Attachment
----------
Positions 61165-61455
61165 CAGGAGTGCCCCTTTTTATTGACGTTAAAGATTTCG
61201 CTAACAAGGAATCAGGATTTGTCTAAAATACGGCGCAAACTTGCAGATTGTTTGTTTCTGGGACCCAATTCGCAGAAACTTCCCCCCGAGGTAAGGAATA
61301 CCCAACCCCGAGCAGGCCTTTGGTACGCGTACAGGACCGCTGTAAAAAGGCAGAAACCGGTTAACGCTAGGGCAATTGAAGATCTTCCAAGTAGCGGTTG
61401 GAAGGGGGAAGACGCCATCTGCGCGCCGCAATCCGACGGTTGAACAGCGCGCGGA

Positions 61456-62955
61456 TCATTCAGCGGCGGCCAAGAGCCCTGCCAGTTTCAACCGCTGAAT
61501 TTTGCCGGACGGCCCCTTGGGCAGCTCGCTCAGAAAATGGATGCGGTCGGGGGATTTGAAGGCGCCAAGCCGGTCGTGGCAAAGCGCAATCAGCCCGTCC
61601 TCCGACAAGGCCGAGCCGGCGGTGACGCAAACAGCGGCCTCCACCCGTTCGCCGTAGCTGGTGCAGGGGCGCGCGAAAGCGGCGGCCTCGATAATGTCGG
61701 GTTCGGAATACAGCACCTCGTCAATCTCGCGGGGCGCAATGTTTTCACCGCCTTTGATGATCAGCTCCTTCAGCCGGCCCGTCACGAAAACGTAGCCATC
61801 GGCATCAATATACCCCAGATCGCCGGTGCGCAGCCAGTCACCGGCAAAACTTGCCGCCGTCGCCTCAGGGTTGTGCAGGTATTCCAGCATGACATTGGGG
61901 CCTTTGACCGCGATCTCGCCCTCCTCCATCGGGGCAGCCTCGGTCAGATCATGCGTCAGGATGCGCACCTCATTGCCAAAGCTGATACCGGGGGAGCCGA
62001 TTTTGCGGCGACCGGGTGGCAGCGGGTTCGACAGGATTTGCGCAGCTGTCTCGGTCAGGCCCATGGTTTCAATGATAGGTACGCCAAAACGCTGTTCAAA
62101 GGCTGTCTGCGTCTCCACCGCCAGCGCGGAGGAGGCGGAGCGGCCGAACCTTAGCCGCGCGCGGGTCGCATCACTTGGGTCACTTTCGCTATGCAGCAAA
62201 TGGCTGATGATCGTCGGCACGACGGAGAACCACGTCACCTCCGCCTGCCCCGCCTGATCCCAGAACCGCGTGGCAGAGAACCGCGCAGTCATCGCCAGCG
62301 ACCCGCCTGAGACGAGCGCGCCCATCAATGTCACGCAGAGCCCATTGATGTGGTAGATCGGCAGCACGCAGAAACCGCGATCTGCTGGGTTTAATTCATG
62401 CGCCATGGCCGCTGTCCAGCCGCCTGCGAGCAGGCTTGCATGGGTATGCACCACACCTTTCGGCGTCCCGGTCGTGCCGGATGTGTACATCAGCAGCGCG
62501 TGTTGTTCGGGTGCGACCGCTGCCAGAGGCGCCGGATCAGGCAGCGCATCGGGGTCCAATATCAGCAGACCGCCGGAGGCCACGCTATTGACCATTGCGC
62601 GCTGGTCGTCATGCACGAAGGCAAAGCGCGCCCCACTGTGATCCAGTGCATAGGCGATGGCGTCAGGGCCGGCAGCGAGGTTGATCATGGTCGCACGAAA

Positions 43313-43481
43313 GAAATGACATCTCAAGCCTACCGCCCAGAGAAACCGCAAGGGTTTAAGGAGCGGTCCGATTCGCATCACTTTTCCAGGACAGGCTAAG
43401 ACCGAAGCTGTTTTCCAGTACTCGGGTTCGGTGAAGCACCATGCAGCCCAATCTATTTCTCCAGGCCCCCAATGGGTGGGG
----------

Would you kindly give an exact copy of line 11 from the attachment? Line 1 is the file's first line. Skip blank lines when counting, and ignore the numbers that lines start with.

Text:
61801 GGCATCAATATACCCCAGATCGCCGGTGCGCAGCCAGTCACCGGCAAAACTTGCCGCCGTCGCCTCAGGGTTGTGCAGGTATTCCAGCATGACATTGGGG